Prosthesis for a lost instinct

The theme of Susanna Hertrich‘s thesis at the Design Interactions department, RCA, in London, is a reflection on humans and animals in the context of “Human Enhancement”: How much do we want to borrow from animals and what are the risks this would involve? How much of the animal is still living inside us? How much of the original animal that we once were has been has been lost in the evolution process?

0aaaalertdetal.jpgThe project that Susanna was showing at the work in progress show a few weeks ago is the Alertness Enhancing Device.

The risks we fear the most are often the ones most unlikely to be encountered. The human animal has lost its natural instinct for the real dangers. When worn directly on your skin, the Alertness Enhancing Device will act as a physical prosthesis for a lost natural instinct of the real fears and dangers that threaten us – as opposed to perceived risks that often cause a public outrage.

The idea is it stimulates goosebumps and shivers that go down your spine and make your neck hair stand up, waking up the alert animal inside. You become more alert and ready for the real dangers in life.

0aabef4aftr.jpgBefore / after

Why would we need such device? Studies on risk perception show that many people are seriously afraid of terrorist attacks and their anxiety is heavily exploited in media and politics. A look at statistics shows that the probability of becoming a victim of terrorism is quite small. Meanwhile other real hazards are perceived as rather uninteresting and raise far less fear, for example environmental pollution or car traffic.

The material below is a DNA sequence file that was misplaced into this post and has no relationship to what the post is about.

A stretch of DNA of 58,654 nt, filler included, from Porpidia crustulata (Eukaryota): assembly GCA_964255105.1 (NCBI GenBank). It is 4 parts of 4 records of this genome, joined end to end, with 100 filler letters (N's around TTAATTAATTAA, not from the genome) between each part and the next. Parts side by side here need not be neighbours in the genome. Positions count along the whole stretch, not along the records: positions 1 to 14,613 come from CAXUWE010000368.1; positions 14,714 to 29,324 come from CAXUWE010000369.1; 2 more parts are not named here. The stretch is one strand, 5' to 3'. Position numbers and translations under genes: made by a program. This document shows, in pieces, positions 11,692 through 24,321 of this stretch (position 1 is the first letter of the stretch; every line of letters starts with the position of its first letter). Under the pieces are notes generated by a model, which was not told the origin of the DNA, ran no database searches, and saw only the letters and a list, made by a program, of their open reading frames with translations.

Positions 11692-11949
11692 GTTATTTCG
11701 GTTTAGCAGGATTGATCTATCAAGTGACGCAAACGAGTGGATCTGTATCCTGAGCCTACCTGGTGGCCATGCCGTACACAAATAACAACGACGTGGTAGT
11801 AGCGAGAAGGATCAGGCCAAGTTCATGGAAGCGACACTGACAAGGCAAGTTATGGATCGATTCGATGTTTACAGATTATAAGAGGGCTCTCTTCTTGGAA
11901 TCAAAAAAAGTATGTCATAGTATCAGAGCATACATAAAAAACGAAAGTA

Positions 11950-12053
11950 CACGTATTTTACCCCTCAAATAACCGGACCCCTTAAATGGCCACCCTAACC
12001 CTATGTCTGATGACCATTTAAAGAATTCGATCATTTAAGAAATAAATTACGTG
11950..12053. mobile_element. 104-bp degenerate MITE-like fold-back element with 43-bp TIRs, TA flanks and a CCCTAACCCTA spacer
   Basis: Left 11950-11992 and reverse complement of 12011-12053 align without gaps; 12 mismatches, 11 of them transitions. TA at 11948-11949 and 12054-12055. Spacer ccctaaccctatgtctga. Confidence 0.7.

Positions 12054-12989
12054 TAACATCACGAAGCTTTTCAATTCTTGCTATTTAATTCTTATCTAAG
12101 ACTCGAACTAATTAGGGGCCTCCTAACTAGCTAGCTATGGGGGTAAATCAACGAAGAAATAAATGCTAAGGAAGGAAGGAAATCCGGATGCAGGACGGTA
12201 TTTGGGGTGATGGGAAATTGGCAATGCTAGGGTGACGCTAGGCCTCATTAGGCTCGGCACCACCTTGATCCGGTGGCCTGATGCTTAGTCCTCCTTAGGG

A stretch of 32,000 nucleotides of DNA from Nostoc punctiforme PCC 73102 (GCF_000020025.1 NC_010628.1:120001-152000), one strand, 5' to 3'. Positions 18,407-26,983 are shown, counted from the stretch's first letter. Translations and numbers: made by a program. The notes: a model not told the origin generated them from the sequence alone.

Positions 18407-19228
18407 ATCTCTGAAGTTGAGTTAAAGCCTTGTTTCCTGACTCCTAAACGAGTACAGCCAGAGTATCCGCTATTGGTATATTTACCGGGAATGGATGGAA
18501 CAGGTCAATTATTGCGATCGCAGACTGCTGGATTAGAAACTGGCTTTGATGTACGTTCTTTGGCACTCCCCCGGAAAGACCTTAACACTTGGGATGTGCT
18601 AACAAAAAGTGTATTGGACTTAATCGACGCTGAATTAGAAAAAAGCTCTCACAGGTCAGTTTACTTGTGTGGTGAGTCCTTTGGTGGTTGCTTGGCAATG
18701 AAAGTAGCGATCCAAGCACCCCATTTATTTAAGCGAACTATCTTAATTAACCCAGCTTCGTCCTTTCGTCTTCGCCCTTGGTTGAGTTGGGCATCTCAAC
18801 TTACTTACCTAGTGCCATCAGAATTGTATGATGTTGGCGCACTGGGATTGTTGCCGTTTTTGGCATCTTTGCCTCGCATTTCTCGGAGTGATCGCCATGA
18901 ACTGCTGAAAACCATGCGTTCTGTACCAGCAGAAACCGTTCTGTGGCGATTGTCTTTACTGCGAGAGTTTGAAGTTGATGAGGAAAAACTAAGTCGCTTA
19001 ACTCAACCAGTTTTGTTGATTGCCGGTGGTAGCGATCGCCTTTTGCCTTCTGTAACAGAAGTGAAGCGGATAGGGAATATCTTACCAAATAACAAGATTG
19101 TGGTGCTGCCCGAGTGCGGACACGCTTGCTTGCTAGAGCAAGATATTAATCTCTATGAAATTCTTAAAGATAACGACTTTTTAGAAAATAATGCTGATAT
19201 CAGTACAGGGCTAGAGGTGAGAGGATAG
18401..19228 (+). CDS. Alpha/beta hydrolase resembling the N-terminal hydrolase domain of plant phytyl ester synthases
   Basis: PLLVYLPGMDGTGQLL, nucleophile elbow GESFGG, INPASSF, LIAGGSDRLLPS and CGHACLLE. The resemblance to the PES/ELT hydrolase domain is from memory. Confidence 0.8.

While we consciously know what are the things that really threatens us, we tend to dedicate much more of attention to spectacular disasters with many deaths.

That’s when the Alertness Enhancing Device comes in. If you feel dispassionate and bored when reading news stories about another environmental pollution scandal, it’s probably time to turn the dial of the device on.


And since it’s a wearable device, you can even alert yourself in any situation, even in public contexts.

“The project is pretty much in a work-in-progress state,” explains Susanna. “What I’ve shown in the exhibition was “just” a form prototype, but I have been experimenting with micro-current stimulations. This is quite unpleasant if placed between your shoulder blades and on your neck, but not as “in your face” as a plain electrical shocks. And…it allows you can alter the current, so you can decide how much you can take for now. Which is how I intend this first prototype to work.”

How is the project going to evolve?

“For the next version I plan to work with much more sophisticated sensations on the skin than microcurrents. The project now has shifted more into “skin as interface” and I plan to play with “apparent movement” sensations and “somatosensory illusions” as beeing explored in haptic research. I’m currently in touch with scientists in London and Tokyo to get an insight into how these things work and how I can use those techniques.
I’m not sure if the second version will work the same way as the first prototype. Probably the second version will be triggered automatically by data that is collected from some other place. I see it rather as “desktop device” than a wearable, and maybe it is something next to your door that you want to check before leaving the house. But I need decide on all the details during the next weeks…”

Thanks Susanna!

All images courtesy of Susanna Hertrich.